Lindsey Wilson College may have been set up to convert students into educators, but it is now a school better known for its part in training today's young successful athletes. Going by the overarching name, The Blue Raiders, the college is home to many competitive teams, including basketball, football, and baseball.
Those students, however, who are not attending the school for an athletic education, are unlikely to find the same success after graduation. The total tuition cost for the four years is $160,000, and only 38% make it to the graduation ceremony. According to Payscale, the ROI is largely in the minus at $-161,400.
5. Mississippi Valley State University – Itta Bena, Mississippi: $-162,000
Mississippi Valley State University's impressive alumni list includes some of the top NFL and NBA players, past and present - a compelling motivation for students to join their athletics teams. The university also has a pretty successful marching band, which helps to put them on the map.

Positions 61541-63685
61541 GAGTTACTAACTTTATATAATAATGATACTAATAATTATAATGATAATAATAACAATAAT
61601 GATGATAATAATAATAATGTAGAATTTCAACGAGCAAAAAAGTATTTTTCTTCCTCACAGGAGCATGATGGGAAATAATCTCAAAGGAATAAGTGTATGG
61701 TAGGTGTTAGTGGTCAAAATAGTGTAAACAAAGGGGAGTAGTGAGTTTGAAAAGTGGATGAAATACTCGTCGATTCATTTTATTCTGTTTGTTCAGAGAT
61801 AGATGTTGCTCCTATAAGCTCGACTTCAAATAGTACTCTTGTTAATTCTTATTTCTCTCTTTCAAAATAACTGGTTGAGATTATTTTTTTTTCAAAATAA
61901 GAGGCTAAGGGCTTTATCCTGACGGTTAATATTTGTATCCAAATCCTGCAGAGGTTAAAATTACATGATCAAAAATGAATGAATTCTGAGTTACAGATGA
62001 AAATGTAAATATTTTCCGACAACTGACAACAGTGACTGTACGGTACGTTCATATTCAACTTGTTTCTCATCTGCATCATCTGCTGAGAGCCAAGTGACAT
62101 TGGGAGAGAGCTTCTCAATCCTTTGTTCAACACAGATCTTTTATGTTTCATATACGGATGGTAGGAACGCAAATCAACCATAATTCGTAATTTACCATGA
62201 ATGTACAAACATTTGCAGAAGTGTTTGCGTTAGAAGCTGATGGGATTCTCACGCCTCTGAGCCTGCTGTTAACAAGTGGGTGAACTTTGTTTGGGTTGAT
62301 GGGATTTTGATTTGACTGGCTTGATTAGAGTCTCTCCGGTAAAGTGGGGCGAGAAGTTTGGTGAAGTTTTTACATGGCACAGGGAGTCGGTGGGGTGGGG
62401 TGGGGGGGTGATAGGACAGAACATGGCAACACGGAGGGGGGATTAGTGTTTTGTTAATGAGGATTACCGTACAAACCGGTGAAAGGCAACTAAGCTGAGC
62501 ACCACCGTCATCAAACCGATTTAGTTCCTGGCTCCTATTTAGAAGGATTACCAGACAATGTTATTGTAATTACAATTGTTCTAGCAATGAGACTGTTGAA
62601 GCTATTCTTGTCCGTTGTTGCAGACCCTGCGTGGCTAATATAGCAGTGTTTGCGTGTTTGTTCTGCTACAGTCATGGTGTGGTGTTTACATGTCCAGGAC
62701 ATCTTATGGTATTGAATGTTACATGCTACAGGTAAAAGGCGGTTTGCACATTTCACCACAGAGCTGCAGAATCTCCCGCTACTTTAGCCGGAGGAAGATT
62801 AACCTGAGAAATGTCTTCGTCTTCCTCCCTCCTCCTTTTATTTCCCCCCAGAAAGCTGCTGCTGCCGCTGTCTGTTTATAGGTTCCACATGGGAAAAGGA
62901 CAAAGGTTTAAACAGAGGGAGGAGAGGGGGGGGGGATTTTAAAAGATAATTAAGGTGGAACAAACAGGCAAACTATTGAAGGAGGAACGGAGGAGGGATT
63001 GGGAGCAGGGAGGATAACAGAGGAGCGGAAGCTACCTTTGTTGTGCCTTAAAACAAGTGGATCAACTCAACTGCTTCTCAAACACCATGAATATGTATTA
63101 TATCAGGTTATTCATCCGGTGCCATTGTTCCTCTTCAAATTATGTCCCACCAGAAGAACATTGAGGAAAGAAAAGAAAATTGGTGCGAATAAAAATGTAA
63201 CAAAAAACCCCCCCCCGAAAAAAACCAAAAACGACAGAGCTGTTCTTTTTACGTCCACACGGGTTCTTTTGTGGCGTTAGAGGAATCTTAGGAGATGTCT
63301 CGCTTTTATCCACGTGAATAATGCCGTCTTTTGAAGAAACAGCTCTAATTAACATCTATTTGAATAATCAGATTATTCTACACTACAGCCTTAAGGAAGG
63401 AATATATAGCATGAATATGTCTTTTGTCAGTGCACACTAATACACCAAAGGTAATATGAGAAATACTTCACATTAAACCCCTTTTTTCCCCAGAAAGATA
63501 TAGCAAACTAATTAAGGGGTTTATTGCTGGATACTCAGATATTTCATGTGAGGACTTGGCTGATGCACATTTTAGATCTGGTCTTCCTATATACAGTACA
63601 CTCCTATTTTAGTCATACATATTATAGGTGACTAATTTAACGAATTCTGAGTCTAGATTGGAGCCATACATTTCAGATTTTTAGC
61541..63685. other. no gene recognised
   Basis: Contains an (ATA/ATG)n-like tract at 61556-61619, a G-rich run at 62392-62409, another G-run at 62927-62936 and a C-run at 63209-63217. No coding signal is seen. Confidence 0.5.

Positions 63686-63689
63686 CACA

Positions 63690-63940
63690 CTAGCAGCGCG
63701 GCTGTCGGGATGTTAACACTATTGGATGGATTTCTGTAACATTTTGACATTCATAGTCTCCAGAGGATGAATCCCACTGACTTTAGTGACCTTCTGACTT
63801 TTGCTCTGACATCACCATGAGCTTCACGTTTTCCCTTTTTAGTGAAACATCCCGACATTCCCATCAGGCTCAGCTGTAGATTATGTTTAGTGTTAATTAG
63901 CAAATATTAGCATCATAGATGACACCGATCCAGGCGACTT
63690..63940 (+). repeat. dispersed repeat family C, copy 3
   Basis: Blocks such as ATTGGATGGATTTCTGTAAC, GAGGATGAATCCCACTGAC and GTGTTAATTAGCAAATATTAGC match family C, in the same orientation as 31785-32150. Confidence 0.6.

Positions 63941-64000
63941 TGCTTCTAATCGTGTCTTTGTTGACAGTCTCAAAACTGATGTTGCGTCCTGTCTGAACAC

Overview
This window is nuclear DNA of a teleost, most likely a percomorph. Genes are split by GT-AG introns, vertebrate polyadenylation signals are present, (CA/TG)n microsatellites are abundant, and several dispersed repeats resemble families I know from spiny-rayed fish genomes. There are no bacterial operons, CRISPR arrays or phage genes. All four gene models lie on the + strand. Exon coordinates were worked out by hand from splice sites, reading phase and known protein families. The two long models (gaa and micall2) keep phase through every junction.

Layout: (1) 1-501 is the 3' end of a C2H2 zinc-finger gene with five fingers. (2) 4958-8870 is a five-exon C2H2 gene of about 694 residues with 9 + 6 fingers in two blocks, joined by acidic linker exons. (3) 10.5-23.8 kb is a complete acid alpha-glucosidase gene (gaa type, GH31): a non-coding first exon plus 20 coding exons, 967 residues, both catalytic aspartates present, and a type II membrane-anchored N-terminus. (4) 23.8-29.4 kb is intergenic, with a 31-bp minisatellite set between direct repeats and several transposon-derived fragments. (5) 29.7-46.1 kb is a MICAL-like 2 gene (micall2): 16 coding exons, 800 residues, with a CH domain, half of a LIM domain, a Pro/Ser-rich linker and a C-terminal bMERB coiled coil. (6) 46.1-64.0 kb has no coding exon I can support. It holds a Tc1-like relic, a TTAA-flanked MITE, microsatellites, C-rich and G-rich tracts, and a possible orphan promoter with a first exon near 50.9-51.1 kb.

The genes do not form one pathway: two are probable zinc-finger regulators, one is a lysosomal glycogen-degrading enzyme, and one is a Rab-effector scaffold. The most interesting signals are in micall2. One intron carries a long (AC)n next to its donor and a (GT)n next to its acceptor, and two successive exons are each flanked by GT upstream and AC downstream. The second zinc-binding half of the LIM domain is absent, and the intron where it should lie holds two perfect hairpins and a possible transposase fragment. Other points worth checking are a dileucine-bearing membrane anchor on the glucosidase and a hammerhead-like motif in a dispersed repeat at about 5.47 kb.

However, these impressive facts were not enough for the school to avoid placing on this list. Apparently, those who graduate from MVSU and go onto successful careers are limited in number, despite what they may say. Payscale notes their tuition fees can be up to $80,300 and lists their ROI at $-162,000.
4. Morris College – Sumter, South Carolina: $-178,000
Founded in 1908, its motto continues to be “Intrare Libris, Dispartire Servire.” In English, this translates into "Enter to Learn, Depart to Serve." The high school graduates certainly enter the College with the hopes of learning. The statistics, however, suggest that a degree from Morris College does not serve these students well.